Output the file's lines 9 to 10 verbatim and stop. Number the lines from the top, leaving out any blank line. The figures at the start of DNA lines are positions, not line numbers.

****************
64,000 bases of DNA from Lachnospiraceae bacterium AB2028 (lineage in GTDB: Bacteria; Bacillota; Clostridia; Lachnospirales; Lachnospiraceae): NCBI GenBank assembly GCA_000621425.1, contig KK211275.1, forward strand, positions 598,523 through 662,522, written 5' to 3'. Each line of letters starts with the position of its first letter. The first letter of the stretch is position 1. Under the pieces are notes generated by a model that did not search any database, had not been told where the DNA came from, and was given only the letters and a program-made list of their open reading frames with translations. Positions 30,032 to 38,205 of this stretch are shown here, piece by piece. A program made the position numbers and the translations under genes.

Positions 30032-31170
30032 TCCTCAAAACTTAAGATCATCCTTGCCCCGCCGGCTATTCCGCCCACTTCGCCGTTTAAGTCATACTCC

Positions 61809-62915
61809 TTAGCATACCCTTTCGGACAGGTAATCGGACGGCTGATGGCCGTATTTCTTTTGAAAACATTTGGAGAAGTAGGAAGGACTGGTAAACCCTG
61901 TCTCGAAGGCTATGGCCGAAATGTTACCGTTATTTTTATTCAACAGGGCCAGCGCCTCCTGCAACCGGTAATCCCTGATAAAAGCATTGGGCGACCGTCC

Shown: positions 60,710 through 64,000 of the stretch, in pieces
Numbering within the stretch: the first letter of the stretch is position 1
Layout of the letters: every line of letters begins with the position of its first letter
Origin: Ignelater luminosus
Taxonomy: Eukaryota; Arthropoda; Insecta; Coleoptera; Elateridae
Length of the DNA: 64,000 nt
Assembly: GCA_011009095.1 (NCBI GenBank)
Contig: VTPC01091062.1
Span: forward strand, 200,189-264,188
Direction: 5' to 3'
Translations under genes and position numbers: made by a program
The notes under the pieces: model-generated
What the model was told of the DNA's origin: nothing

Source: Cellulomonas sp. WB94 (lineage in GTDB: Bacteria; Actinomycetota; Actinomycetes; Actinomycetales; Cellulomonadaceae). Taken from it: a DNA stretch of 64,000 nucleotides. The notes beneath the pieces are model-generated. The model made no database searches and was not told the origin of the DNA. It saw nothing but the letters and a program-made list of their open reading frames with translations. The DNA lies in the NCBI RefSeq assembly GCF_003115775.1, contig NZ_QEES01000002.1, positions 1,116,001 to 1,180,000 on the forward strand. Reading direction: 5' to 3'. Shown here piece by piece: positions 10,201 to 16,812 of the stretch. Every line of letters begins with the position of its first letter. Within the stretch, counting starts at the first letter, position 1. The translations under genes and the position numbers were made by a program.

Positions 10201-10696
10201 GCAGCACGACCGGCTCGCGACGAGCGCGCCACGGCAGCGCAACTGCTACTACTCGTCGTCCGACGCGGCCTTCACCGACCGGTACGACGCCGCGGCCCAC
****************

Layout of the letters: every line of letters begins with the position of its first letter
Origin: Ignelater luminosus